Embrace the nerves
In a world of fine margins, even the most fleeting lack of focus due to nerves can cause performance to suffer. Hurdles cleared with ease in practice are suddenly unleapable obstacles on race day.
Similarly, every teacher will know students who are more than capable of passing their exams, but who fail to achieve their potential because they let nerves get the better of them.
Rather than trying to eliminate these nerves, Fletcher suggests that teachers should focus helping pupils to control them and even use them to their advantage.
One of the most important ways to do this is by ensuring students have the confidence to know that they can perform on the day of the exam. Fletcher says that a good way of doing this is with ‘simulation training’, such as holding mock exams that are actually harder than the real thing.
“This sort of exam testing will mean that even if nerves do affect a student’s performance, they should still be able to perform as required, because the test itself will seem easier by comparison than what they were doing in training,” Fletcher explains.
Analyse every aspect of performance
This is another key area of sports psychology. The success of the British cycling team has been helped by their obsessive performance analysis looking for marginal gains. Similarly, the process of reviewing the minute details of a 100m runner’s start technique can bring significant race-time benefits.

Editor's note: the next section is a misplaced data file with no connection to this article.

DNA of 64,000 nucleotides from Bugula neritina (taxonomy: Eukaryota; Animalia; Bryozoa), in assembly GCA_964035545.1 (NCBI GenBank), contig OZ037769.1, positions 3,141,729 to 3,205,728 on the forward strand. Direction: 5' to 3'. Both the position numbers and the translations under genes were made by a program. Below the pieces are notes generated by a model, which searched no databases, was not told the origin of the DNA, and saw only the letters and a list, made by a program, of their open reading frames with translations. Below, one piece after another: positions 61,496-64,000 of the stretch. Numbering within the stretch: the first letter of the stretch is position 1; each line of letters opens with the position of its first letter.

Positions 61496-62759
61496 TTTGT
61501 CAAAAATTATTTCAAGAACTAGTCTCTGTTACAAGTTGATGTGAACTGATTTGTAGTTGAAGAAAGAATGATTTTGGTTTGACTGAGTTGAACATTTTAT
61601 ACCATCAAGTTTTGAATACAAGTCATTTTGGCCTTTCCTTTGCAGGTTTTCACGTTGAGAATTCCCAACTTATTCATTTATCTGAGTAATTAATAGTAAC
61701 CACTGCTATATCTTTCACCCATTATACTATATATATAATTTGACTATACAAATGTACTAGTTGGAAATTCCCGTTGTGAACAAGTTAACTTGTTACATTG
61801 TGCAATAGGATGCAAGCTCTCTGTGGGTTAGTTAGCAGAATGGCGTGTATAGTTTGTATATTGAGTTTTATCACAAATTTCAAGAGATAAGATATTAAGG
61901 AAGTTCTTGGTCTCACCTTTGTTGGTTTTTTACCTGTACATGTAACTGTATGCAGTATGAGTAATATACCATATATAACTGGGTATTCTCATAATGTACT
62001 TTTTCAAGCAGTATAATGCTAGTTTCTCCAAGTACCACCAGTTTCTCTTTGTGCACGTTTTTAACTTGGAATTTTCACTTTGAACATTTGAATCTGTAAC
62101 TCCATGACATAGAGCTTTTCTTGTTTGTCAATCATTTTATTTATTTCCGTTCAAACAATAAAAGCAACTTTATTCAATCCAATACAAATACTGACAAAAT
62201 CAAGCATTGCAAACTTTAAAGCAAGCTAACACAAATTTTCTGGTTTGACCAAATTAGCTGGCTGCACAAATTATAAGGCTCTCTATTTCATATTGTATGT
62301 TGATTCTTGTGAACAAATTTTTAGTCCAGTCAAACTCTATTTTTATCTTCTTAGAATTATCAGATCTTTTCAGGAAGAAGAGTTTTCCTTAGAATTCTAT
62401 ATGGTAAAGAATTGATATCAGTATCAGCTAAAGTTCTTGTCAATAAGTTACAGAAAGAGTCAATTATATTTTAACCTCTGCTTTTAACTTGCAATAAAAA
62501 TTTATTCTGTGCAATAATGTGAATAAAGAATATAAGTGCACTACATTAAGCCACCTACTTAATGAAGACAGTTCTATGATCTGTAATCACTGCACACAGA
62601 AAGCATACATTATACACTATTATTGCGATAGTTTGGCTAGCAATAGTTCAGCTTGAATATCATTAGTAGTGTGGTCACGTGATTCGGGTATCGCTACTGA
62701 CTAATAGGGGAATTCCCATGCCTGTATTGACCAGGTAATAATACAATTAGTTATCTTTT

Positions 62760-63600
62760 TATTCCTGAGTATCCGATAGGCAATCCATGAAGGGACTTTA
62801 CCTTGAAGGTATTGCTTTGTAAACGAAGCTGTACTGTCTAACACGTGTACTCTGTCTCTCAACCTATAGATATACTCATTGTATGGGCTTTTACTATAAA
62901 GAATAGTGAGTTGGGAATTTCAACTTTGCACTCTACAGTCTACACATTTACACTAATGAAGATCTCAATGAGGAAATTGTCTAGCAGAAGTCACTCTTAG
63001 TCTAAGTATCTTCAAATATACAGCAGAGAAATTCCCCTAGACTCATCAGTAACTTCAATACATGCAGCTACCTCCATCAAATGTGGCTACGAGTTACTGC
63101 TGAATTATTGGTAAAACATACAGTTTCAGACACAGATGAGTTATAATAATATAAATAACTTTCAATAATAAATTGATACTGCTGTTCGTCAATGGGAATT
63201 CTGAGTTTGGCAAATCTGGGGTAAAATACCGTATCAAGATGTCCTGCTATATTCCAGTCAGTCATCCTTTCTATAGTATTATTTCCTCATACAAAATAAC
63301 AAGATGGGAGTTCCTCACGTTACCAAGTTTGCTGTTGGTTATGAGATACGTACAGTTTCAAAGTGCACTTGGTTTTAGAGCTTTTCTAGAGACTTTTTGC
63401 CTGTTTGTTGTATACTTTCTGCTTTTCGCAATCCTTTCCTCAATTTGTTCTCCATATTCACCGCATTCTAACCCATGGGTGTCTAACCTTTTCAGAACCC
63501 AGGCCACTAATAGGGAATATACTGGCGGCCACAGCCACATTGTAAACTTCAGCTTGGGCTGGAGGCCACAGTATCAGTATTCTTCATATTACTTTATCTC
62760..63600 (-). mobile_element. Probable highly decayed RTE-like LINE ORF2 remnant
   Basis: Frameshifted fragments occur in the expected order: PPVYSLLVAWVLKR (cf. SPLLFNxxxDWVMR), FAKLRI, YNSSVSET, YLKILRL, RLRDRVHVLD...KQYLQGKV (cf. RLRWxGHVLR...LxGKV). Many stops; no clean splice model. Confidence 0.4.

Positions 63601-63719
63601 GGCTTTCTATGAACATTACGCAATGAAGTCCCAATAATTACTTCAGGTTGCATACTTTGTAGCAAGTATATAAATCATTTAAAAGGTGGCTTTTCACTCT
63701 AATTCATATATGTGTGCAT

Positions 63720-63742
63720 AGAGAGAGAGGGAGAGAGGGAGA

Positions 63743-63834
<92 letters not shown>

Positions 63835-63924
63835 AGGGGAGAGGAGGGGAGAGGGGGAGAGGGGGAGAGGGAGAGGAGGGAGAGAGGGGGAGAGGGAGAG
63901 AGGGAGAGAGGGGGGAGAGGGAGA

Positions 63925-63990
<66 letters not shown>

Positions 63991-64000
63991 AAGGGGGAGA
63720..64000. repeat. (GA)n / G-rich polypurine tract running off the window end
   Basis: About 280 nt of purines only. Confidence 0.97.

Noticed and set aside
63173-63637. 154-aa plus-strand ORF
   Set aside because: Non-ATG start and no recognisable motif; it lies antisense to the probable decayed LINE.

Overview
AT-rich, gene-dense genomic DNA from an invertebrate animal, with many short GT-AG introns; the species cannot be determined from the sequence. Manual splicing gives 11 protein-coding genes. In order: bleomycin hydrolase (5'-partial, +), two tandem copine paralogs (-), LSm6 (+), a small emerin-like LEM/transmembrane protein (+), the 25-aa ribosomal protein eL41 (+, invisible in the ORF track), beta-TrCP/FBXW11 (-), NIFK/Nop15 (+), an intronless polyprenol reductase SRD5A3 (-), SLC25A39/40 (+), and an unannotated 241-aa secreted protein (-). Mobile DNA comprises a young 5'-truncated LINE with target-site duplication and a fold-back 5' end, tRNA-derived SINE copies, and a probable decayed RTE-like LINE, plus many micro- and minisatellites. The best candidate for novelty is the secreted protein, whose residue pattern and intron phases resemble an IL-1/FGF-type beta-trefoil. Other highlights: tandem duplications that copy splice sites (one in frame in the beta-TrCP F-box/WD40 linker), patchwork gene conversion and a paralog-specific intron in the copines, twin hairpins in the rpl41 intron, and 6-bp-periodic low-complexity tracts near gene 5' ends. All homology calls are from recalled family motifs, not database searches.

Fletcher says that it’s important to discuss with pupils who don’t perform well in these tests why they felt it went wrong, so that they can understand how to improve. This should be collaborative and dig into every detail. Small things can make a big difference.
Rehearse the situation
Fletcher says that time should be given to rehearsing the exam day itself as closely as possible, just as athletes run through competition day. This enables the individual to focus their minds on the task at hand, rather than worrying about how to get to the exam hall or being overawed by the surroundings.
“I know a diver who was part of the synchronized dive final at the Olympics,” he says. “He and his partner rehearsed their entire finals day the week before the event, from the breakfast they ate, to what time they got the bus to the venue, to the exact length that they would have to wait between dives – all so that they knew exactly what to expect. They won the silver medal.”
“This is definitely a tactic that can help with exam preparation,” he continues. “Of course, some of it is out of teachers’ control, like what a student has for breakfast, but they can still do things like take the pupils to the exam hall so that they’re familiar with the location. This way, they at least won't feel intimidated by the exam situation itself."
This is an edited version of an article in the 18 March edition of TES. Subscribers can view the full article here. This week's TES magazine is available in all good newsagents. To download the digital edition, Android users can click here and iOS users can click here
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